Stepping stones towards Antarctica: Switch to southern spawning grounds explains an abrupt range shift in krill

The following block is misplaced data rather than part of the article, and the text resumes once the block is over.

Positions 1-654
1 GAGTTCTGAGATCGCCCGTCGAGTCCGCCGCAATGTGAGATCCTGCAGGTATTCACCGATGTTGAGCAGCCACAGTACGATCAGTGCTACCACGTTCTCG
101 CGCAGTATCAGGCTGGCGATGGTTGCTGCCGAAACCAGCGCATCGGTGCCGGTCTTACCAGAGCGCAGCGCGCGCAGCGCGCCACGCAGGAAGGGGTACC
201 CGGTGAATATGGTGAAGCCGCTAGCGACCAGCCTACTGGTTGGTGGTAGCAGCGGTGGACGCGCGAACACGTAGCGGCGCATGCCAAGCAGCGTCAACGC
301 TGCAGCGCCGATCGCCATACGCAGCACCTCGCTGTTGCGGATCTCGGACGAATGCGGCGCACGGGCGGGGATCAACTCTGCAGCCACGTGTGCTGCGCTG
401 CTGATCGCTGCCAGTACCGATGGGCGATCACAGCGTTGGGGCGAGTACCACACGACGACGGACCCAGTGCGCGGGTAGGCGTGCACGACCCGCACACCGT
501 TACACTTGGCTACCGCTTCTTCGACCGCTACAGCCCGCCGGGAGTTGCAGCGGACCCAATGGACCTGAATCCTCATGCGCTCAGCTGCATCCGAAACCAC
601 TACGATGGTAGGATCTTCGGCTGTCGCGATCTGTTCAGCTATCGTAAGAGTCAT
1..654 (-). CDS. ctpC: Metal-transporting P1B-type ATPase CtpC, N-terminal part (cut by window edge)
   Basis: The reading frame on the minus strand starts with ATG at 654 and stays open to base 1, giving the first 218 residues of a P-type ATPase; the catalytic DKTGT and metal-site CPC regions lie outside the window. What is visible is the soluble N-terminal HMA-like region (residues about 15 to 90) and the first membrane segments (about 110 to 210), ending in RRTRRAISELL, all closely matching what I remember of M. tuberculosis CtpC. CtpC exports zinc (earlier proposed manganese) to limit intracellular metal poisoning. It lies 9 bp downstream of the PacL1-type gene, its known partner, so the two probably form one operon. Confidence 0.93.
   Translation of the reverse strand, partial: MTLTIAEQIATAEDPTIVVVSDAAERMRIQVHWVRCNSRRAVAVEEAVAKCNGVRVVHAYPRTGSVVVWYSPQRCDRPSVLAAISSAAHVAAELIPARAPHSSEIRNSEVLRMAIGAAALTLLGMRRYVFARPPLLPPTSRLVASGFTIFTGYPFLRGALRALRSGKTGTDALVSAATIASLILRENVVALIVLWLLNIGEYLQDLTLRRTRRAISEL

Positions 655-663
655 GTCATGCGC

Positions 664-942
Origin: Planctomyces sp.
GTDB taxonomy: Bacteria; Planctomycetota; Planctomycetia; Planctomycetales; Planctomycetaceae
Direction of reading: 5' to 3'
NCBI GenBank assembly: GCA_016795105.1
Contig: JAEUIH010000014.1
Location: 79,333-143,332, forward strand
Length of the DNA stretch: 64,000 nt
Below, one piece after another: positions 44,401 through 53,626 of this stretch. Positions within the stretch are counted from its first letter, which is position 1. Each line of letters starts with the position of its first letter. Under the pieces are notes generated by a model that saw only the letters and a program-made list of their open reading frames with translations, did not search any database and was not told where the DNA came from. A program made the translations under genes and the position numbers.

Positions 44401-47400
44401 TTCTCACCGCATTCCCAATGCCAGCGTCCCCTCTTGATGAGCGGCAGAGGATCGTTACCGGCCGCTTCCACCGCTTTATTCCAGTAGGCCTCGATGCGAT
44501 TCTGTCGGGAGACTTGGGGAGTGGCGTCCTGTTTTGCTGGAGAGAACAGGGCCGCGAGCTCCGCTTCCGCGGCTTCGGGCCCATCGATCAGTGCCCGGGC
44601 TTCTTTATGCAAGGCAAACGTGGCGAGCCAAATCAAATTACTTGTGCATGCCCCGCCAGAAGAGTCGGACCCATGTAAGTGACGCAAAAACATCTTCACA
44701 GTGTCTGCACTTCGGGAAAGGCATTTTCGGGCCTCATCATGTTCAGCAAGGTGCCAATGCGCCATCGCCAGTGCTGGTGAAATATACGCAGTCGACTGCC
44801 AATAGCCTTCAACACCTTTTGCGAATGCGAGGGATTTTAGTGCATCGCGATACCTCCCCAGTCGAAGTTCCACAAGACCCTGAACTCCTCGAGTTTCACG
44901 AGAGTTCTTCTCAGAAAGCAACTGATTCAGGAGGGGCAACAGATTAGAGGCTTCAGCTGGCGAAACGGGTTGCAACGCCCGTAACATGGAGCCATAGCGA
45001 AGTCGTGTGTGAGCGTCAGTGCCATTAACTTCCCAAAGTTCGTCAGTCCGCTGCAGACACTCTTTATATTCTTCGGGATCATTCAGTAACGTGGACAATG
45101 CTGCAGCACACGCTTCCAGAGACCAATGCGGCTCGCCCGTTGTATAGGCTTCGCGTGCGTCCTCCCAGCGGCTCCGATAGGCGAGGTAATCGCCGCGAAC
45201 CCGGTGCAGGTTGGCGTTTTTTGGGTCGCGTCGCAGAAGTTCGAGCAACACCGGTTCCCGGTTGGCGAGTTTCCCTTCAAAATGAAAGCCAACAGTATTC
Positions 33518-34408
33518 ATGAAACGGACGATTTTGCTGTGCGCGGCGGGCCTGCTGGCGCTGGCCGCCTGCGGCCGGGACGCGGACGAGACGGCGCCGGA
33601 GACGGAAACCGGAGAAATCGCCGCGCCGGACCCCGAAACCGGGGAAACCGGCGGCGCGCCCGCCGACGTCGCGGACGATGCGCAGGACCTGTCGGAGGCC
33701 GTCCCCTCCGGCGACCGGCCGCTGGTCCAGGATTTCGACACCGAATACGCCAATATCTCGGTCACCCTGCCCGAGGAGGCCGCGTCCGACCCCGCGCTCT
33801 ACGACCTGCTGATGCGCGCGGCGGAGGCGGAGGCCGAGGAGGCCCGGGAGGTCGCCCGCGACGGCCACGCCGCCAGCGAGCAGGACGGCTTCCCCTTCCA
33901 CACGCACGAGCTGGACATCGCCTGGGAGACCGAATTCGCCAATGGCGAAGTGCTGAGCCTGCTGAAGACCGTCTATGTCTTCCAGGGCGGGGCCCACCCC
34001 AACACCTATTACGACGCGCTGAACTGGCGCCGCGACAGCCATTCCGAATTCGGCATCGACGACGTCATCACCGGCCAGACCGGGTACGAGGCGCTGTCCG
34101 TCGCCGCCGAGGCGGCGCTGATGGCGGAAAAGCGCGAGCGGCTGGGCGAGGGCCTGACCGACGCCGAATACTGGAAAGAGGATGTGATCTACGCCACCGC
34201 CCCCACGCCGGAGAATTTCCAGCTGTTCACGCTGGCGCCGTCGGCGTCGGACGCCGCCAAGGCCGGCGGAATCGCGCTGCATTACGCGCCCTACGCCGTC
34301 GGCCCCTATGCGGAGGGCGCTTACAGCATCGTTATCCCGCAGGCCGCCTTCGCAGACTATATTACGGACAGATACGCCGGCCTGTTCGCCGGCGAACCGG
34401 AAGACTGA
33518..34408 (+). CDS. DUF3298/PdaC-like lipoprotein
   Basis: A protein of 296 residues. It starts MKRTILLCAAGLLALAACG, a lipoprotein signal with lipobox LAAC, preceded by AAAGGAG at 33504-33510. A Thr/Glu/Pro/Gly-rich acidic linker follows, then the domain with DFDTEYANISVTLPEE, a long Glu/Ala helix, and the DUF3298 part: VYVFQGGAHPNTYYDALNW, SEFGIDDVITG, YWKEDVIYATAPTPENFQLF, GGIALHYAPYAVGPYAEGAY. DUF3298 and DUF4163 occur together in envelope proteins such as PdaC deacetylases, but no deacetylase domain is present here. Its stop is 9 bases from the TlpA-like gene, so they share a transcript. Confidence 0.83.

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Poleward range shifts are a global-scale response to warming, but these vary greatly among taxa and are hard to predict for individual species, localized regions or over shorter (years to decadal) timescales. Moving poleward might be easier in the Arctic than in the Southern Ocean, where evidence for range shifts is sparse and contradictory. Here, we compiled a database of larval Antarctic krill, Euphausia superba and, together with an adult database, it showed how their range shift is out of step with the pace of warming. During a 70-year period of rapid warming (1920s-1990s), distribution centres of both larvae and adults in the SW Atlantic sector remained fixed, despite warming by 0.5-1.0°C and losing sea ice. This was followed by a hiatus in surface warming and ice loss, yet during this period the distributions of krill life stages shifted greatly, by ~1000 km, to the south-west. Understanding the mechanism of such step changes is essential, since they herald system reorganizations that are hard to predict with current modelling approaches. We propose that the abrupt shift was driven by climatic controls acting on localized recruitment hotspots, superimposed on thermal niche conservatism. During the warming hiatus, the Southern Annular Mode index continued to become increasingly positive and, likely through reduced feeding success for larvae, this led to a precipitous decline in recruitment from the main reproduction hotspot along the southern Scotia Arc. This cut replenishment to the northern portion of the krill stock, as evidenced by declining density and swarm frequency. Concomitantly, a new, southern reproduction area developed after the 1990s, reinforcing the range shift despite the lack of surface warming. New spawning hotspots may provide the stepping stones needed for range shifts into polar regions, so planning of climate-ready marine protected areas should include these key areas of future habitat.
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